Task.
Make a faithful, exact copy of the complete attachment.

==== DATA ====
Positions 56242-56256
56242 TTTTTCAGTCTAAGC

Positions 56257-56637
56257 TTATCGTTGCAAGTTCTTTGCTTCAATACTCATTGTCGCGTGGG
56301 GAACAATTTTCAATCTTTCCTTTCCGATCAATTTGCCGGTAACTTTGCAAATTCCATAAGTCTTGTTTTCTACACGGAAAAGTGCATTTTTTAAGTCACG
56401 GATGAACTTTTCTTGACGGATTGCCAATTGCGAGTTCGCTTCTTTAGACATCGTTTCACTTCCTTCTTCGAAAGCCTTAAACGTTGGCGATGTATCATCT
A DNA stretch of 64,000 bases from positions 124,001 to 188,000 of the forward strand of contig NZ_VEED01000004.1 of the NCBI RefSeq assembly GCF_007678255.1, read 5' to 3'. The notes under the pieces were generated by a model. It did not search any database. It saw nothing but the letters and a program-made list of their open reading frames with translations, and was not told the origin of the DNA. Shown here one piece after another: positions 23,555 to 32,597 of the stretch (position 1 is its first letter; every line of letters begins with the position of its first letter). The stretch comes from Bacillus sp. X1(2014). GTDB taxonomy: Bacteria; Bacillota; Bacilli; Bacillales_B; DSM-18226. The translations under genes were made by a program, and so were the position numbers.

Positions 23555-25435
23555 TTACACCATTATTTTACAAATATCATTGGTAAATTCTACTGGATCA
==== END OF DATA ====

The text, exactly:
Positions 56242-56256
56242 TTTTTCAGTCTAAGC

Positions 56257-56637
56257 TTATCGTTGCAAGTTCTTTGCTTCAATACTCATTGTCGCGTGGG
56301 GAACAATTTTCAATCTTTCCTTTCCGATCAATTTGCCGGTAACTTTGCAAATTCCATAAGTCTTGTTTTCTACACGGAAAAGTGCATTTTTTAAGTCACG
56401 GATGAACTTTTCTTGACGGATTGCCAATTGCGAGTTCGCTTCTTTAGACATCGTTTCACTTCCTTCTTCGAAAGCCTTAAACGTTGGCGATGTATCATCT
A DNA stretch of 64,000 bases from positions 124,001 to 188,000 of the forward strand of contig NZ_VEED01000004.1 of the NCBI RefSeq assembly GCF_007678255.1, read 5' to 3'. The notes under the pieces were generated by a model. It did not search any database. It saw nothing but the letters and a program-made list of their open reading frames with translations, and was not told the origin of the DNA. Shown here one piece after another: positions 23,555 to 32,597 of the stretch (position 1 is its first letter; every line of letters begins with the position of its first letter). The stretch comes from Bacillus sp. X1(2014). GTDB taxonomy: Bacteria; Bacillota; Bacilli; Bacillales_B; DSM-18226. The translations under genes were made by a program, and so were the position numbers.

Positions 23555-25435
23555 TTACACCATTATTTTACAAATATCATTGGTAAATTCTACTGGATCA